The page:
Metro-Goldwyn-Mayer

Metro-Goldwyn-Mayer Studios Inc., also known as Metro-Goldwyn-Mayer Pictures and abbreviated as MGM,[1] is an American film and television production and distribution company owned by Amazon through MGM Holdings, founded on April 17, 1924 and based in Beverly Hills, California.[2]

Metro-Goldwyn-Mayer Studios Inc.
TypeSubsidiary
IndustryFilm
Predecessors
FoundedApril 17, 1924; 98 years ago (1924-04-17)
Founders
Headquarters,
Area served
Worldwide
Key people
Jennifer Salke (CEO)
Products
OwnerAmazon
ParentMGM Holdings
Divisions
Subsidiaries
Websitewww.mgm.com

MGM was formed by Marcus Loew by combining Metro Pictures, Goldwyn Pictures, and Louis B. Mayer Pictures into one company.[3][4] It hired a number of well known actors as contract players—its slogan was "more stars than there are in heaven"—and soon became Hollywood's most prestigious film studio, producing popular musical films and winning many Academy Awards. MGM also owned film studios, movie lots, movie theaters and technical production facilities. Its most prosperous era, from 1926 to 1959, was bracketed by two productions of Ben Hur. After that, it divested itself of the Loews movie theater chain, and, in the 1960s, diversified into television production.

In 1969, Kirk Kerkorian bought 40% of MGM and dramatically changed the company. He hired new management, reduced the studio's output to about five films per year, and diversified its products, creating MGM Resorts International and a Las Vegas-based hotel and casino company (which it later divested in the 1980s). In 1980, the studio acquired United Artists. Kerkorian sold the entire company to Ted Turner in 1986, who kept the rights to the MGM library in Turner Entertainment, sold the studio lot in Culver City to Lorimar, and sold the remnants of MGM back to Kerkorian that year. After Kerkorian sold and reacquired the company again in the 1990s, he expanded MGM by purchasing Orion Pictures and the Samuel Goldwyn Company, including both of their film libraries. Finally, in 2004, Kerkorian sold the company to a consortium that included Sony Pictures.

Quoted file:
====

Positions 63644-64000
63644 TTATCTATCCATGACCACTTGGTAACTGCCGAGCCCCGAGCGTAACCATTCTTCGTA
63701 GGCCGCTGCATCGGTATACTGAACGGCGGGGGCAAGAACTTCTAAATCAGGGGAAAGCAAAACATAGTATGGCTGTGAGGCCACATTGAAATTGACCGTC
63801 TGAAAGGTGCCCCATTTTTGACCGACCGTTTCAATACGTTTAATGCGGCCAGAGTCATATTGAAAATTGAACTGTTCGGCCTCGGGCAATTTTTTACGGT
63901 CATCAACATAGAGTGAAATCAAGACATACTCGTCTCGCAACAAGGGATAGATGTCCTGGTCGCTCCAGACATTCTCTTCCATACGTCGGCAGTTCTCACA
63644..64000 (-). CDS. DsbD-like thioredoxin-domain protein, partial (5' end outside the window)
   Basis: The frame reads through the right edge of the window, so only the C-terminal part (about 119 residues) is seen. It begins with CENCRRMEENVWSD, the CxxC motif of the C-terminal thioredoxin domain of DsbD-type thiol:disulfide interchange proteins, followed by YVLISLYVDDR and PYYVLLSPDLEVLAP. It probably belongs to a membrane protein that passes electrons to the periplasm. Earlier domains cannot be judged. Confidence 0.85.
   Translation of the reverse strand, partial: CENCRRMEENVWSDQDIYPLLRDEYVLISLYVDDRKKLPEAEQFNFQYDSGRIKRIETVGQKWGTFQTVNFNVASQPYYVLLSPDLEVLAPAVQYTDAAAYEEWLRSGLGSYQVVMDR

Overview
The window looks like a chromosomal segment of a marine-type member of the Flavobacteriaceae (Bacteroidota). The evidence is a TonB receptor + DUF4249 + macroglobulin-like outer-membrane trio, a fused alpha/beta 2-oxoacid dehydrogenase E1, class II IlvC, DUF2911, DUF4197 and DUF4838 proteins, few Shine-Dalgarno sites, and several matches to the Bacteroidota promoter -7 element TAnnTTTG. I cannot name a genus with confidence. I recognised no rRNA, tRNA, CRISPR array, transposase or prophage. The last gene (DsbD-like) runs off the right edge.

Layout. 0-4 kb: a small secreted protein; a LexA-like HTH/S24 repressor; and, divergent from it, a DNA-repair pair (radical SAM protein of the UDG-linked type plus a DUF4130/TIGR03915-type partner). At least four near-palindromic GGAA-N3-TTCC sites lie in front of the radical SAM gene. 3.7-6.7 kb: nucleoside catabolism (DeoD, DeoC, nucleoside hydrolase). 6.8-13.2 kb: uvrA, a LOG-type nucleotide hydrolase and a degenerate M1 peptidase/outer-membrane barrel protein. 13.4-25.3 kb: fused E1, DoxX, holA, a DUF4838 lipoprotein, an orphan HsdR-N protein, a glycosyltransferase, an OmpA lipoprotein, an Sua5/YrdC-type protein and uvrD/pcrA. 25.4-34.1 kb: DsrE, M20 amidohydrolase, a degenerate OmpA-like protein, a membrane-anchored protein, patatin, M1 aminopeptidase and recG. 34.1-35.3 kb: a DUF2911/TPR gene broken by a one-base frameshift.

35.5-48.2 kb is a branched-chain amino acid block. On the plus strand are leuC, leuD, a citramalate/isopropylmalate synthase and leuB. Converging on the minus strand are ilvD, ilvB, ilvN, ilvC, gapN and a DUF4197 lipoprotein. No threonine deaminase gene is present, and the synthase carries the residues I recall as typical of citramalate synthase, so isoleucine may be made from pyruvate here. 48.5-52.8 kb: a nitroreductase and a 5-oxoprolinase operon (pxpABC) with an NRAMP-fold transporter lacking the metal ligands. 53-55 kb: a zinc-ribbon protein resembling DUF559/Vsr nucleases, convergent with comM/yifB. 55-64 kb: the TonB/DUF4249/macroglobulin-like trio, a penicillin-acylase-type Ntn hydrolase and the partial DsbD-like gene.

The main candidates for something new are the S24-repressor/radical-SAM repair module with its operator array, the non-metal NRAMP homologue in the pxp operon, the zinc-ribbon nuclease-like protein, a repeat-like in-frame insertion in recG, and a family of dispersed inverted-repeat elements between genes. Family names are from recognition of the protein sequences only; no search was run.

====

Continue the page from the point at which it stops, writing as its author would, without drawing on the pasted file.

In 2010, MGM filed for Chapter 11 bankruptcy protection and reorganization.[5][6] After reorganization, it emerged from bankruptcy later that year under its creditors' ownership. Two former executives at Spyglass Entertainment, Gary Barber and Roger Birnbaum, became co-chairmen and co-CEOs of MGM's new holding company.[7] After Barber's departure in 2020, the studio sought to be acquired by another company to pay its creditors.[8]

In May 2021, Amazon acquired the studio for $8.45 billion;[9] the deal closed in March 2022.[10]

As of 2022, MGM is still producing and distributing feature films and television series. Its major film productions include the Rocky and James Bond franchises, and among its recent television productions is the series The Handmaid's Tale.


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